Mitsubishi L200 long-term test review: report 5

The L200 has a reputation for being a great working vehicle, but can it also be a good alternative to a large SUV for those seeking practicality and off-road prowess? We're living with one to fin...

Mitsubishi L200 on a beach

The car Mitsubishi L200 Barbarian X Double Cab Run by Max Edleston, junior photographer

Why it’s here To see if a pick-up truck can be as comfortable and practical for daily life as a large SUV

Needs to Offer all the space that a What Car? photographer might need, be great for long-distance trips and off-road driving, and function as a mobile office

Mileage 4532 List price £32,525 Price as tested £41,317 Test economy 33.0mpg Official economy 36.2mpg

4 December 2020 – Scottish adventures

My Mitsubishi L200 Barbarian X has taken a real battering recently. After a rather quiet period, my work calendar exploded and the next thing I knew I was heading up north to the beautiful city of Edinburgh in Scotland (pre-Lockdown 2.0, I should add).

My Scottish adventures were based around a road trip for What Car?’s sister title, Autocar, in a new Land Rover Defender and after driving both during a similar period of time I did find myself starting to compare the two – after all, both cars are designed to be workhorses and family transport. My car is in range-topping Barbarian X trim, costing around £42,000, while the Defender range starts at a little more than £42,920. Nevertheless, how would the two compare?

Mitsubishi L200 next to Land Rover Defender

Firstly, the luggage space. This is undoubtedly a win for the L200. In all honesty, I was a little surprised by the size of the Defender’s boot, especially in longer 110 form. Whilst it did hold all my kit, it was all a bit tighter than expected. However, I do take into account that the L200 is just so superior in this department that most things will be dwarfed by its loading bay.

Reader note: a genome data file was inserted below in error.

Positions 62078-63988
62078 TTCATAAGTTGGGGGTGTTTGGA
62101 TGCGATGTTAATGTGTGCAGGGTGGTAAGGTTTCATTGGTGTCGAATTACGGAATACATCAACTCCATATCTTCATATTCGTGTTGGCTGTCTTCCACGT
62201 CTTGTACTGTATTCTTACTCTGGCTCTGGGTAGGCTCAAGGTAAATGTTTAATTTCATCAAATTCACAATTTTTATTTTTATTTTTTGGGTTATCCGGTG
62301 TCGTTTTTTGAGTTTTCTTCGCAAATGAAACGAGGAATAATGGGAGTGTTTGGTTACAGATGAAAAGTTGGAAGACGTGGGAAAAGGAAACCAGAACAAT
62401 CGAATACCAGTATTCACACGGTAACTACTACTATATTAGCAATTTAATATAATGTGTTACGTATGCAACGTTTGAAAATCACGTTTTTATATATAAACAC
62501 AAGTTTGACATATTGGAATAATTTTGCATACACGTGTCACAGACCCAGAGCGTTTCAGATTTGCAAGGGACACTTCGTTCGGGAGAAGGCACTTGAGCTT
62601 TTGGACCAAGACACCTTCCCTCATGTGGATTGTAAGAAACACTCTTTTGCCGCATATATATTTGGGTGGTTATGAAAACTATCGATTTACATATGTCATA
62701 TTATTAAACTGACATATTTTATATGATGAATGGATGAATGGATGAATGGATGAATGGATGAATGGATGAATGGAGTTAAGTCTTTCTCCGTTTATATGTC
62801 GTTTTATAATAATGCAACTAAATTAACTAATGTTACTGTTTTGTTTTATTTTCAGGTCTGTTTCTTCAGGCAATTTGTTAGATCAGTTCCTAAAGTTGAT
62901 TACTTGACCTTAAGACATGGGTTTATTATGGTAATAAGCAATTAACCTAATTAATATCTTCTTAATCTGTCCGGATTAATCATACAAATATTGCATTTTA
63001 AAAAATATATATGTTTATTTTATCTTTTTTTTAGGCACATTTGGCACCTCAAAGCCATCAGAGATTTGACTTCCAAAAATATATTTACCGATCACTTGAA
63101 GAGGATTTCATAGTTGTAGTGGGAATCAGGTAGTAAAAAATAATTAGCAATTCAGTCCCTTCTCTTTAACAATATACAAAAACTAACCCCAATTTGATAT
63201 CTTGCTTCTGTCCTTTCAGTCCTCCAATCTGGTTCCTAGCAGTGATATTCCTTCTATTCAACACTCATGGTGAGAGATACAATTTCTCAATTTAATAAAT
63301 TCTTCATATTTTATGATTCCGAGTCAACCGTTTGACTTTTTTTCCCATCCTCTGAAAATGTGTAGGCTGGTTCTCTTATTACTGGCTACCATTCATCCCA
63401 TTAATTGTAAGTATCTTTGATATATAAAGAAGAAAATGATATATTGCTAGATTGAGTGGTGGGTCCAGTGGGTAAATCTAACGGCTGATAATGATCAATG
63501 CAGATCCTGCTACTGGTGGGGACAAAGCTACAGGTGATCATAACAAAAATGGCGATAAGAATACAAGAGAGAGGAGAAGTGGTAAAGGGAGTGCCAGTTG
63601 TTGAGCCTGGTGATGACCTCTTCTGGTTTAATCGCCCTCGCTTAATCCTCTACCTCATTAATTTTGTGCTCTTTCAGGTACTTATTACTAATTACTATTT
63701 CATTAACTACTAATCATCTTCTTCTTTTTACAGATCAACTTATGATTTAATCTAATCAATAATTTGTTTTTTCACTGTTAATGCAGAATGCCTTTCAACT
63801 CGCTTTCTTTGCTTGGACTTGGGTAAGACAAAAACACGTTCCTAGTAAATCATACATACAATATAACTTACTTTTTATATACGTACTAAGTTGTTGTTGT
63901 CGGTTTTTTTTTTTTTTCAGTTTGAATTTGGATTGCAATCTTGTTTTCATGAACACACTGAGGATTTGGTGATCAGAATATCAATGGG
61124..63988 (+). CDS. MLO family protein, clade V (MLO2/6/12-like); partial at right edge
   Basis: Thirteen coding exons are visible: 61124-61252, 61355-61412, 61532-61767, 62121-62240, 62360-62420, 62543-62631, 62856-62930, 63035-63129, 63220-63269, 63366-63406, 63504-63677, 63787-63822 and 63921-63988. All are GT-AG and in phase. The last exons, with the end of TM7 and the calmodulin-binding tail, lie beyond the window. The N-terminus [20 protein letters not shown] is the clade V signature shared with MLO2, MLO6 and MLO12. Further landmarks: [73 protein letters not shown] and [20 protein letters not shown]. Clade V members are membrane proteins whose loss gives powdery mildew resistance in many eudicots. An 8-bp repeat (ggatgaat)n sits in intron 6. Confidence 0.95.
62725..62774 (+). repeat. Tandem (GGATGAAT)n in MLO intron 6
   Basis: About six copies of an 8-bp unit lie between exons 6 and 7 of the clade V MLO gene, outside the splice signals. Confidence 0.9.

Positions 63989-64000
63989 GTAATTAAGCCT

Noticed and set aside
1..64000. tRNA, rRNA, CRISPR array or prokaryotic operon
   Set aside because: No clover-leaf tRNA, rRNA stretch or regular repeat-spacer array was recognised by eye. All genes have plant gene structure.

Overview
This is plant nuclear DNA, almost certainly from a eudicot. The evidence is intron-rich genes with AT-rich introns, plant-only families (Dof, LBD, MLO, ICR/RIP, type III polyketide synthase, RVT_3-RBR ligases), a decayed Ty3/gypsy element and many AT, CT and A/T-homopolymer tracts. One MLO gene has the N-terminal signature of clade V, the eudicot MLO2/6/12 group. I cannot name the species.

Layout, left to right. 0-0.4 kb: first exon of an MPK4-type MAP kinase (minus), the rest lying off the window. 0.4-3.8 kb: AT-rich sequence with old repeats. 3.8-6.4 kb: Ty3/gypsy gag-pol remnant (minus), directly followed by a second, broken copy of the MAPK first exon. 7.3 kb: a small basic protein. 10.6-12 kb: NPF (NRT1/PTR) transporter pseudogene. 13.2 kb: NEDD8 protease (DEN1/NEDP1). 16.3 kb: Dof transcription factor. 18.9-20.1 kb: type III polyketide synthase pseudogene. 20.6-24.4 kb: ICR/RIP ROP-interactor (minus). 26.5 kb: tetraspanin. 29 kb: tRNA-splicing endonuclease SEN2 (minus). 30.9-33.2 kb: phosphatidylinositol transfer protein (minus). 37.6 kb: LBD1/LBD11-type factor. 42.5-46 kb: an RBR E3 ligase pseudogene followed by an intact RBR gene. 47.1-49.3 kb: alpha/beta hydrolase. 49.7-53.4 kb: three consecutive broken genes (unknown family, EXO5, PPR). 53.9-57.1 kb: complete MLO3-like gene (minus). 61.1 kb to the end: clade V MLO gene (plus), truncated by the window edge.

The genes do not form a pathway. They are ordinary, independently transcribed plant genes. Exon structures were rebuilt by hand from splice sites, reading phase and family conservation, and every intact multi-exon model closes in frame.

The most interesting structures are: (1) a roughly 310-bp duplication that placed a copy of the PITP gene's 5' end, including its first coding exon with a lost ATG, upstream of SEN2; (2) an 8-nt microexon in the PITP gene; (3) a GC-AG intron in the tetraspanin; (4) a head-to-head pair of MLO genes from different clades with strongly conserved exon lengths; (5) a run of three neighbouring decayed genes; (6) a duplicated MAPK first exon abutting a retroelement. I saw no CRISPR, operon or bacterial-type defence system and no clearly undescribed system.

The biggest gulf in quality was in the on-road performance and comfort. The Defender has a 2.4-litre diesel engine delivering 237bhp and the L200 has a 2.2-litre diesel engine also with 148bhp. On the whole, whilst the Barbarian is substantially down on power, in normal driving conditions you don’t tend to notice apart from the occasional slow departure from traffic lights, and watching the Defender run off into the distance.

However, the smoothness of the power delivery and the ride comfort are certainly worlds apart. The Defender smoothly kicks down a gear and delivers its power seamlessly with not much to notice from the driver’s position. The Mitsubishi, however, delivers a far rawer experience. The kick downs from the gearbox when accelerating make for a rather noisy experience. Dropping down also pushes you back into your seat a lot more than in the Land Rover as the L200 surges forwards.

And when it came to off-roading ability, on the landscapes around North Berwick the L200 matched the Defender up every incline and scrabbled alongside it down every slope. For buyers who do seek adventure away from the Tarmac, I'd say the two cars are on an even footing. On the whole, then, there wasn't as big a gap between these two cars as I might have initially thought. Granted, the Defender is a luxury SUV and my Mitsubishi a pick-up truck, but both might well be used to haul your family at the weekends, and your work kit during the week. It's certainly made me think about what sort of car I'd like next, perhaps something SUV-shaped?

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